BMW boss Oliver Zipse has warned that demand for new cars in Europe is likely to be impacted for the remainder of the year by the coronavirus pandemic, even when lockdown restrictions are eased and dealerships can reopen.
Restrictions on movement and the enforced closure of retail outlets, including car showrooms, have been in place across Europe since mid-March and had a huge impact on new car sales across the Continent. For example, registrations in the UK were down 97.3% year-on-year in April.
Various European countries are beginning to slowly ease restrictions, which could lead to car dealerships opening with social-distancing protocols in place. There's hope that Europe could mirror China, where the lockdown was introduced far earlier and car sales are already returning to pre-pandemic levels.
But during a presentation on the BMW Group's latest financial results, Zipse said: "I want to make it quite clear: China is only of limited use as a blueprint for development in other markets. In our most important sales region, Europe, the picture is extremely mixed.
"It is clear that automotive demand in countries that have been hard hit by the pandemic, like Spain, Italy and the UK, will probably remain relatively low for the rest of the year."
The BMW Group revised its financial outlook in March but has now lowered it again, with Zipse saying the firm expects both sales and profit to be "significantly" lower than in 2019.
He added: "It has become apparent that the measures to contain the corona pandemic have lasted longer in many markets. It is therefore clear that delivery volumes in these markets are not going to return to normal within just a few weeks, as was assumed."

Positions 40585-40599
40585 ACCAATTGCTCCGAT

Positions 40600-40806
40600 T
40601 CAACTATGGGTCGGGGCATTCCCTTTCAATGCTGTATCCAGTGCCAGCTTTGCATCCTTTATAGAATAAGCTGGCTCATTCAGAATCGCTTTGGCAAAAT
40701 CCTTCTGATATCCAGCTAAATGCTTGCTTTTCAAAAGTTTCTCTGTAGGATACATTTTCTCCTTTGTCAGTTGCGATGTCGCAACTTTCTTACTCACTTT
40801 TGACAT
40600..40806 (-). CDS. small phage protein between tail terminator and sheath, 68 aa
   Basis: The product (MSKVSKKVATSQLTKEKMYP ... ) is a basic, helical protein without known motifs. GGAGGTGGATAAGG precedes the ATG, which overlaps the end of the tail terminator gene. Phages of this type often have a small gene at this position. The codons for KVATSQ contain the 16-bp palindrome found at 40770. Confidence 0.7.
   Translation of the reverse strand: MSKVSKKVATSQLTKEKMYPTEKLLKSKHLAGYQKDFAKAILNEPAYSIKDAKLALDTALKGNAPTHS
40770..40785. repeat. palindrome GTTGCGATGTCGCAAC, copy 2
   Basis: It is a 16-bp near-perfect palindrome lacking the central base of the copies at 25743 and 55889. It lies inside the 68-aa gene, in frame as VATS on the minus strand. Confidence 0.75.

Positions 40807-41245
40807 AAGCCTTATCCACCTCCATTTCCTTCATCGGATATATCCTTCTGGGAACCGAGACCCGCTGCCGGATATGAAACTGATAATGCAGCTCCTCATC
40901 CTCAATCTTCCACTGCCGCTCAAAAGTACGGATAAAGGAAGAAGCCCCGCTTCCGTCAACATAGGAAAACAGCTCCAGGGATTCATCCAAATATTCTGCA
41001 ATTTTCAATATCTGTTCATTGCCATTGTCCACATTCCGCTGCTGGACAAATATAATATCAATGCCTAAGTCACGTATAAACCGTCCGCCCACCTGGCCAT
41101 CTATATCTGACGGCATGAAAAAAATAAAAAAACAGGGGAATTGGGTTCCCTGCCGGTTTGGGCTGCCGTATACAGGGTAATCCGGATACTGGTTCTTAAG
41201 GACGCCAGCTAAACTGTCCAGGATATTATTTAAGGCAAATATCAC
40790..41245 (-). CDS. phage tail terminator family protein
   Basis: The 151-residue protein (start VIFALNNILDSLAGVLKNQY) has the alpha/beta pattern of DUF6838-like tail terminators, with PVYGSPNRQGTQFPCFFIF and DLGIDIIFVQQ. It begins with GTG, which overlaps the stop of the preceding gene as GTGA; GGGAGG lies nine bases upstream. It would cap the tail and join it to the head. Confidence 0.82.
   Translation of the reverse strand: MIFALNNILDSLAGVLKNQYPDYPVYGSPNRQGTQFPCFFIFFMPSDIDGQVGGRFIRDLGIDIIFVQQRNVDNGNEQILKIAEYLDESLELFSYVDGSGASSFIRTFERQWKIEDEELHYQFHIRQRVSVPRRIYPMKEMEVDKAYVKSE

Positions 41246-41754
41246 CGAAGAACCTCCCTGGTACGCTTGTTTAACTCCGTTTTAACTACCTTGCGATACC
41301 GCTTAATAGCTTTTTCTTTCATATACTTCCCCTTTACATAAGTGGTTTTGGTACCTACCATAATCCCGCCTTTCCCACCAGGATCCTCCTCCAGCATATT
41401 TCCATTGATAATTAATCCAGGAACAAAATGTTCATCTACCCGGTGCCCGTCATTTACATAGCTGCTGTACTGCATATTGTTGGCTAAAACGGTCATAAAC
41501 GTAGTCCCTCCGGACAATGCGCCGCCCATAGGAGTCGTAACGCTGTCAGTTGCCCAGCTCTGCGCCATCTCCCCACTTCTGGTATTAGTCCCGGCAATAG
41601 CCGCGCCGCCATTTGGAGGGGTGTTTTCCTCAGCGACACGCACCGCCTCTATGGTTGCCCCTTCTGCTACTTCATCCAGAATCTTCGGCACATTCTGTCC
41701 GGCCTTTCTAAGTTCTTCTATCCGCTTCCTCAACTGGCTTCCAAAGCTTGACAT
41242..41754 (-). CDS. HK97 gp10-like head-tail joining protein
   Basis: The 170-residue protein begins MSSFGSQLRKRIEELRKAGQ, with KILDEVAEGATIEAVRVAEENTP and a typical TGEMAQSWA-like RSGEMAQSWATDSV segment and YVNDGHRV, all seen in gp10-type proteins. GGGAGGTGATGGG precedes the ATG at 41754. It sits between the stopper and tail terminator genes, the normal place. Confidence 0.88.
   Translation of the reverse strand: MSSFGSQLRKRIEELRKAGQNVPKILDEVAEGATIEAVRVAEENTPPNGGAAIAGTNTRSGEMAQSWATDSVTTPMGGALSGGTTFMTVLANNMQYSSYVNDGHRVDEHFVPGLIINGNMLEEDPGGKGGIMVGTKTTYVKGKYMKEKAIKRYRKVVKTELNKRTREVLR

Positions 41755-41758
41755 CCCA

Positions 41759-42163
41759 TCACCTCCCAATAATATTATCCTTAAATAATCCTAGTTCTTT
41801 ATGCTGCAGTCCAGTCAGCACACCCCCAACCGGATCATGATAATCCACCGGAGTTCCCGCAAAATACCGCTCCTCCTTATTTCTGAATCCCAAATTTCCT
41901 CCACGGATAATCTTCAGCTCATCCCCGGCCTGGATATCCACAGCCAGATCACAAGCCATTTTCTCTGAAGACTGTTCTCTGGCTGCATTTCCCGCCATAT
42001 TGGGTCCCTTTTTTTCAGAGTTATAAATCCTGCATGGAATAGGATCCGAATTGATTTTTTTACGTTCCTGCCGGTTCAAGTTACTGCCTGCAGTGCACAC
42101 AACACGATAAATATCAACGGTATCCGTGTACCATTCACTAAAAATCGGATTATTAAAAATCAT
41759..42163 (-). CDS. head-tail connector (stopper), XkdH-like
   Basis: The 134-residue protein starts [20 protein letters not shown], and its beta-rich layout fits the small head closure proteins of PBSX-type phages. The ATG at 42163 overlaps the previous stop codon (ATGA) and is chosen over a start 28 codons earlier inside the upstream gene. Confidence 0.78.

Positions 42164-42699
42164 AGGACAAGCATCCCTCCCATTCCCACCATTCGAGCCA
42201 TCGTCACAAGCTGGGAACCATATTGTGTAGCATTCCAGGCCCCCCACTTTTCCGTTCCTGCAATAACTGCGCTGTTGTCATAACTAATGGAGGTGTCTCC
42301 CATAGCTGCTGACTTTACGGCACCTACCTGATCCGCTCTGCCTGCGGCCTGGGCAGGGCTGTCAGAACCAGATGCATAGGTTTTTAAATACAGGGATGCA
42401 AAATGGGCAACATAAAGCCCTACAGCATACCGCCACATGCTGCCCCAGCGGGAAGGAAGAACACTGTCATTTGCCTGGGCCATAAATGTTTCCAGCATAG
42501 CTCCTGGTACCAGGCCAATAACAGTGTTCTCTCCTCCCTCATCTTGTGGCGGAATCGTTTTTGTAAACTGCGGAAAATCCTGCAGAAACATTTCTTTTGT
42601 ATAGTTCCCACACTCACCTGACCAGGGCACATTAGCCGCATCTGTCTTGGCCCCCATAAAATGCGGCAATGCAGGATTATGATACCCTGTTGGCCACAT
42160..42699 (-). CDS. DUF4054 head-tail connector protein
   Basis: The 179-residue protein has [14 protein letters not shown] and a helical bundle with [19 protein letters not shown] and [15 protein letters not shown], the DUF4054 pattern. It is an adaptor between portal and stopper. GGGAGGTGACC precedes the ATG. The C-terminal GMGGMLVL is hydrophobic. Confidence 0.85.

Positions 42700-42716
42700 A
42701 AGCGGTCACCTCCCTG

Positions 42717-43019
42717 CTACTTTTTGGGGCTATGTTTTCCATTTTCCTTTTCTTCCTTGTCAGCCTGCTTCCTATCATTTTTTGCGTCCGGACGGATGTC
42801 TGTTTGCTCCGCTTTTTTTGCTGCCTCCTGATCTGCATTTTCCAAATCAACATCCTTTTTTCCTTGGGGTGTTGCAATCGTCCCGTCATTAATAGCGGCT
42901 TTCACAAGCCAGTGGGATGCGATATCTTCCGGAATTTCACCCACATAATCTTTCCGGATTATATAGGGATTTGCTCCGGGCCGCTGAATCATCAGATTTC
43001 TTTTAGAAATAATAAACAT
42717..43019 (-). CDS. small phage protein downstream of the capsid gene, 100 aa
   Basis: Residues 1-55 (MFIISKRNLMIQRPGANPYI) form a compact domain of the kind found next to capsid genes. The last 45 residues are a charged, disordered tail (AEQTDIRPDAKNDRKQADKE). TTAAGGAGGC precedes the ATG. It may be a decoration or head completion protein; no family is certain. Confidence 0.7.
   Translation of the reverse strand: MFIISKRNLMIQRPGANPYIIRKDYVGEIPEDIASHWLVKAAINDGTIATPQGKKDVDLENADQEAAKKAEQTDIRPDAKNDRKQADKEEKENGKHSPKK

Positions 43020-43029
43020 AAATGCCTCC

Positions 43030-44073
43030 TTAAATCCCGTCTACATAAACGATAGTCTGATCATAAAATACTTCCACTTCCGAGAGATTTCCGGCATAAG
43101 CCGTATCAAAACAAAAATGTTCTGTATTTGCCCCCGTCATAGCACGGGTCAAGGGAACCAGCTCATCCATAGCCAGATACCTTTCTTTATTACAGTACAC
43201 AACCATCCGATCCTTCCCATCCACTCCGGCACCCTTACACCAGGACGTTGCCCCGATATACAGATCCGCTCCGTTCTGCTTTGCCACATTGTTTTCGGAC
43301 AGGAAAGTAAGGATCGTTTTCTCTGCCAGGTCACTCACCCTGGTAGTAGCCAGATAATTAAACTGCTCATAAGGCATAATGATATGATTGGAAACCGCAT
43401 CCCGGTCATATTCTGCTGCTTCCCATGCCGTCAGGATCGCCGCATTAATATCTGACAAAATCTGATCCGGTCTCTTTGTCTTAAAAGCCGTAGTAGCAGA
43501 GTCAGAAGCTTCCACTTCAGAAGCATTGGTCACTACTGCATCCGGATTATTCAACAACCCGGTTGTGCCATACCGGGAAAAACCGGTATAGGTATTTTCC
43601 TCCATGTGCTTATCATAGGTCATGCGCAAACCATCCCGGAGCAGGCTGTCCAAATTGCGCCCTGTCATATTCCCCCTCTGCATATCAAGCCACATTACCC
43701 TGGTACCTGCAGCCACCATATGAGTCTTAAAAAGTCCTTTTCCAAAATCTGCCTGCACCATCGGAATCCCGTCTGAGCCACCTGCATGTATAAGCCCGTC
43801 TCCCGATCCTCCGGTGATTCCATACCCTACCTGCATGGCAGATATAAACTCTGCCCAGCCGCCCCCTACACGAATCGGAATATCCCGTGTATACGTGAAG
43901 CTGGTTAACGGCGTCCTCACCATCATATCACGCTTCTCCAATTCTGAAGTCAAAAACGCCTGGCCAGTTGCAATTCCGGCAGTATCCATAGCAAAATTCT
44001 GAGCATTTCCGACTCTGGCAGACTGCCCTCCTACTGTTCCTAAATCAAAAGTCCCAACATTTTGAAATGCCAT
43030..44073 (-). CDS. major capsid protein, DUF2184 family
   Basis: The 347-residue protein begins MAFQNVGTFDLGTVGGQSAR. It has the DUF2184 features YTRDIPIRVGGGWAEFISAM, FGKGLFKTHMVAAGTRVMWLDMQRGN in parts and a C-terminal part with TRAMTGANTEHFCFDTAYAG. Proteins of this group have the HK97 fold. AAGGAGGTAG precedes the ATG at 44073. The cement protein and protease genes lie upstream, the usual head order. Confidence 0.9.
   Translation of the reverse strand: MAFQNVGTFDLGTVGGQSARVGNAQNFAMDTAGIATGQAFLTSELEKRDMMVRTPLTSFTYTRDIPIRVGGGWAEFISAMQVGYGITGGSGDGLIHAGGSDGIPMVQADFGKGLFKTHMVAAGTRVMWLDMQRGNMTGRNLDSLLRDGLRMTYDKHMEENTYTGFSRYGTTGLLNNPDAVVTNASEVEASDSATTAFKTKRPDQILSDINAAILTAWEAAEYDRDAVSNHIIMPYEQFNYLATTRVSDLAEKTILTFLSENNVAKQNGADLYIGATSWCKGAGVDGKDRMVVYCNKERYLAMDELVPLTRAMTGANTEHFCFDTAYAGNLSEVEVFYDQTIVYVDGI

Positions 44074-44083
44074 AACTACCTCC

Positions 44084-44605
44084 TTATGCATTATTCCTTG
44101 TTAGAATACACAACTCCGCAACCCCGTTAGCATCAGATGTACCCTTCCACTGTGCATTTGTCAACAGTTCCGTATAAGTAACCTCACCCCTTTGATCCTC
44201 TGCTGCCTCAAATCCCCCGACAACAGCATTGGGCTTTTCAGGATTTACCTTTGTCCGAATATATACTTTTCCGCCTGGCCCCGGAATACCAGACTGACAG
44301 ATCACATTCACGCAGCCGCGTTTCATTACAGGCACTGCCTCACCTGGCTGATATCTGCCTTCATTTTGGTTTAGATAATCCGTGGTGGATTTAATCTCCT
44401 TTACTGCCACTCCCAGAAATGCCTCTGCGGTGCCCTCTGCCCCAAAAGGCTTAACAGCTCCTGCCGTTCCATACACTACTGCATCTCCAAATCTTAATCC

BMW Group sales were down 20.6% globally in the first three months of 2020, including an 18% decline in Europe. But Zipse noted that sales subsequently fell by 44% globally in April.
Despite that 20.6% decline from January to March, the BMW Group's pre-tax profit of €798 million (£686m) was actually up 4.7% on the same period last year, largely due to a one-off charge in 2019 relating to EU antitrust proceedings.
Zipse said that the BMW Group remains committed to meeting both the new European Union fleet emission targets and Euro 6d emissions standards, and that it was "strongly opposed to calls for moratoria" that would postpone deadlines in the wake of the coronavirus outbreak.
He revealed that the BMW Group's electrified vehicle sales grew by 14% in the first quarter of 2020 and said "postponing the targets and deadlines would reward those who didn't make adequate preparations".
Zipse added that the BMW Group remains committed to investing more than €30 billion (£25bn) in research and development by 2025, including for battery electric and hydrogen fuel cell technology.
He added: "It is also clear that the impact of the coronavirus comes on top of the complete transformation of mobility. As a result, it will accelerate the consolidation of our industry."